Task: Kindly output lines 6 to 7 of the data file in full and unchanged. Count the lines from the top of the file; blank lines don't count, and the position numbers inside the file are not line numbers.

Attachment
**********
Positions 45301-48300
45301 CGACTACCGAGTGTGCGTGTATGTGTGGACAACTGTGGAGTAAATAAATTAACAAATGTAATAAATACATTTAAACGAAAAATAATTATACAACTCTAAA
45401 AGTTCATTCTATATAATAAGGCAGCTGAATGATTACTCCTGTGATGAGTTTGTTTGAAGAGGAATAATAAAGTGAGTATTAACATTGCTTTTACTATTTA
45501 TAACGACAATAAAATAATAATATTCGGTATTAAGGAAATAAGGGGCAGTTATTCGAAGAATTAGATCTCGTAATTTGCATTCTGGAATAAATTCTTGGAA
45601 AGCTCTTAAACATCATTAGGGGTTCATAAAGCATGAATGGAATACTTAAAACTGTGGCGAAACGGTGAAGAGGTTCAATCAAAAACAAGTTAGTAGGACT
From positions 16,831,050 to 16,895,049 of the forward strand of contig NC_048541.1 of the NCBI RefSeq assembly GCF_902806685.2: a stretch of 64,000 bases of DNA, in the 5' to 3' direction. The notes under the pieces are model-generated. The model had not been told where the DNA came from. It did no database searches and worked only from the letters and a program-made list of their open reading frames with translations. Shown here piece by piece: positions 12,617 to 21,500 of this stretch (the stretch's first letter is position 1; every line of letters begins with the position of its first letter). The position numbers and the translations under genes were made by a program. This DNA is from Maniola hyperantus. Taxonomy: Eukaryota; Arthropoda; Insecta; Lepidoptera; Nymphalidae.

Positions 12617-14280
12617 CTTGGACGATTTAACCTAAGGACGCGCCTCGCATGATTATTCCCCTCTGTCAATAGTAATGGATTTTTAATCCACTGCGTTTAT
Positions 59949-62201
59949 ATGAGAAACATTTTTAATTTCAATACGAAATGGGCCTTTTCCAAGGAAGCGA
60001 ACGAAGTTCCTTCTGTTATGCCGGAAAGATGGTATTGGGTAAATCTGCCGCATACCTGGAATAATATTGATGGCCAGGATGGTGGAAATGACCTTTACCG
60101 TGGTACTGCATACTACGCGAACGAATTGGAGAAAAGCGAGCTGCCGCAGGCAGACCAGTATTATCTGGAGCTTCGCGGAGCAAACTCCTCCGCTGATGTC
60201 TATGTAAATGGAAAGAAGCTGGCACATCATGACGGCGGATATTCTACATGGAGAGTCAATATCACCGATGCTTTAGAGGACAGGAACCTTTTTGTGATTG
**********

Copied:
From positions 16,831,050 to 16,895,049 of the forward strand of contig NC_048541.1 of the NCBI RefSeq assembly GCF_902806685.2: a stretch of 64,000 bases of DNA, in the 5' to 3' direction. The notes under the pieces are model-generated. The model had not been told where the DNA came from. It did no database searches and worked only from the letters and a program-made list of their open reading frames with translations. Shown here piece by piece: positions 12,617 to 21,500 of this stretch (the stretch's first letter is position 1; every line of letters begins with the position of its first letter). The position numbers and the translations under genes were made by a program. This DNA is from Maniola hyperantus. Taxonomy: Eukaryota; Arthropoda; Insecta; Lepidoptera; Nymphalidae.

Positions 12617-14280